President Barack Obama suggested on Wednesday that former President Ronald Reagan would have backed the Buffett Rule, which would set a minimum 30 percent income tax rate for Americans with incomes higher than $1 million, according to Politico.
While speaking in Florida, Obama said, "If it will help convince folks in Congress to make the right choice, we could call it the Reagan rule instead of the Buffett rule."
The plan, formally called the Paying a Fair Share Act, will go through a procedural vote on the Senate floor next week, with the Obama administration and Democrats pushing strongly in its favor.
Flanked by millionaires on both sides, as well as their secretaries, Obama continued, "I'm not the first president to call for this idea that everyone has to do their fair share," and quoted from a speech where Reagan said tax loopholes for the wealthy were "crazy."
Obama said, "What Ronald Reagan was calling for then is the same thing we're calling for – a return to basic fairness and responsibility," according to Politico.
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ThinkProgress, a progressive political blog, posted a video last year which contrasted Reagan's speech and Obama campaigning for the Buffett Rule:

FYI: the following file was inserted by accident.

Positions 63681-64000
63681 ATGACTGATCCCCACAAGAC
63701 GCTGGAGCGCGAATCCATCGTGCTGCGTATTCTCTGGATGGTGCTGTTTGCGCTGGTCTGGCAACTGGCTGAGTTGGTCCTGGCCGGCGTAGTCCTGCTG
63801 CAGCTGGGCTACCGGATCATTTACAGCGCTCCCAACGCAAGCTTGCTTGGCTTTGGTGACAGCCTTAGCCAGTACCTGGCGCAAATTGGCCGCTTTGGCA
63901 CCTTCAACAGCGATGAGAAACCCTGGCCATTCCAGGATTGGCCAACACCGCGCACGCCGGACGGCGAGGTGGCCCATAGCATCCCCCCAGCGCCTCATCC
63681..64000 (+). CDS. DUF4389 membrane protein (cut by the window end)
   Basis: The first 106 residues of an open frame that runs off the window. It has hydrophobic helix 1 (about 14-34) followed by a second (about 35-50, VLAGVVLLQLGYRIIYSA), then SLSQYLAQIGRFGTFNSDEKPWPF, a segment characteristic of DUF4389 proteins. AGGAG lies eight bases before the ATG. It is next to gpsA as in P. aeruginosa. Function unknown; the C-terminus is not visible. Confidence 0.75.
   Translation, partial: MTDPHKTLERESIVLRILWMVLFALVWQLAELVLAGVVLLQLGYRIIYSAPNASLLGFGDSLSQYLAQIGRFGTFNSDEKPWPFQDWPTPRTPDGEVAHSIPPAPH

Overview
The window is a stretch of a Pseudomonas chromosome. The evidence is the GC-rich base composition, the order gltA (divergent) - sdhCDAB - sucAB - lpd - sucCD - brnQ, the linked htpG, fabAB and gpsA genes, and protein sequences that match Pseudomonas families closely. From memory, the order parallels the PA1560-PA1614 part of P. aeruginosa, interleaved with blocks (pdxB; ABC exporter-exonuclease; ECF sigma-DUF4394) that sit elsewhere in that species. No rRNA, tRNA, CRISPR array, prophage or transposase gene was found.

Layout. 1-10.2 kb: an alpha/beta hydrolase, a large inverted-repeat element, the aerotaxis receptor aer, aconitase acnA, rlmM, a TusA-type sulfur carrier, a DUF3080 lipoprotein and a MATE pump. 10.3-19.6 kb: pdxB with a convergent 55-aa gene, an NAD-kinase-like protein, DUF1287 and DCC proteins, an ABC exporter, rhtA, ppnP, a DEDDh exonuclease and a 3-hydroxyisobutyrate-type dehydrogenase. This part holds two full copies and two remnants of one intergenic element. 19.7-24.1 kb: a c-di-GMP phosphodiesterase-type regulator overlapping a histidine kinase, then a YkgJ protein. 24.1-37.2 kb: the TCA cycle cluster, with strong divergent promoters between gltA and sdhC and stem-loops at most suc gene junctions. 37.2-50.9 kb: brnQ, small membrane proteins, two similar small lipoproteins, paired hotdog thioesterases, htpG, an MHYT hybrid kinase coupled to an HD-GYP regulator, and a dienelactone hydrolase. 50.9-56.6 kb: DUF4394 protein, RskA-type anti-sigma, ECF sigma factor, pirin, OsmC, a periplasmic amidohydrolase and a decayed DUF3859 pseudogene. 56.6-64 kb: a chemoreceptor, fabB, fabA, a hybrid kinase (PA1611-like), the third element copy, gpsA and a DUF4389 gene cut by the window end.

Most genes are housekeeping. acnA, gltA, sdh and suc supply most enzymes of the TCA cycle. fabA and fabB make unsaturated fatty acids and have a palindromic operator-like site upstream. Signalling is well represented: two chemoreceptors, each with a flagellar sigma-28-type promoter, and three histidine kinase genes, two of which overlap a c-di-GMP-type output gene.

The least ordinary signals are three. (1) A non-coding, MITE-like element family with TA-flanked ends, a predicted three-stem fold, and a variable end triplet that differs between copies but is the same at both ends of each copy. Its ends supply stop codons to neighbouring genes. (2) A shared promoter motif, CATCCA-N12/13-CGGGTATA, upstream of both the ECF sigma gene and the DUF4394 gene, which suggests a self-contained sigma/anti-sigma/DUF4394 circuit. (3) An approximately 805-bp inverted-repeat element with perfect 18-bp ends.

Wisconsin Rep. Paul Ryan, who drew up the House Republican budget plan which was quickly embraced by the GOP, called the Buffett Rule "pixie dust" on MSNBC's show Morning Joe.
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Obama denied that the Buffett Rule was a "gimmick" to close the deficit. He said, "This is not just about fairness. This is also about growth. This is also about being able to make the investments we need to succeed and it's about we, as a country, being willing to pay for those investments and closing our deficits," according to ABC News.
Sen. Chris Coons, a Democrat from Delaware who supports the Buffett Rule, said on MSNBC's Morning Joe that the rule should include an exemption for small businesses so they wouldn't face a doubling of their tax rates.
The measure would raise $47 billion in 10 years, insufficient to make a dent in government spending and debt, but the administration made the case that the extra money could spare some popular government programs and promote growth.
Senate minority leader Mitch McConnell said on Wednesday, "We should be focused on jobs and energy legislation that can pass—not tax-hike show-votes designed to fail," according to ABC News.
While the administration framed the Buffett Rule as an issue of fairness and income equality, the Republican National Committee Chairman Reince Priebus accused the president of "campaigning on fear, division and class warfare," according to CBS News.
Vice President Joe Biden is scheduled to stump for the Buffett Rule on a campaign stop in New Hampshire on Thursday in the lead up to the Senate vote, according to The Boston Globe.
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Here is a clip from Obama's speech yesterday in Florida, courtesy of Politico: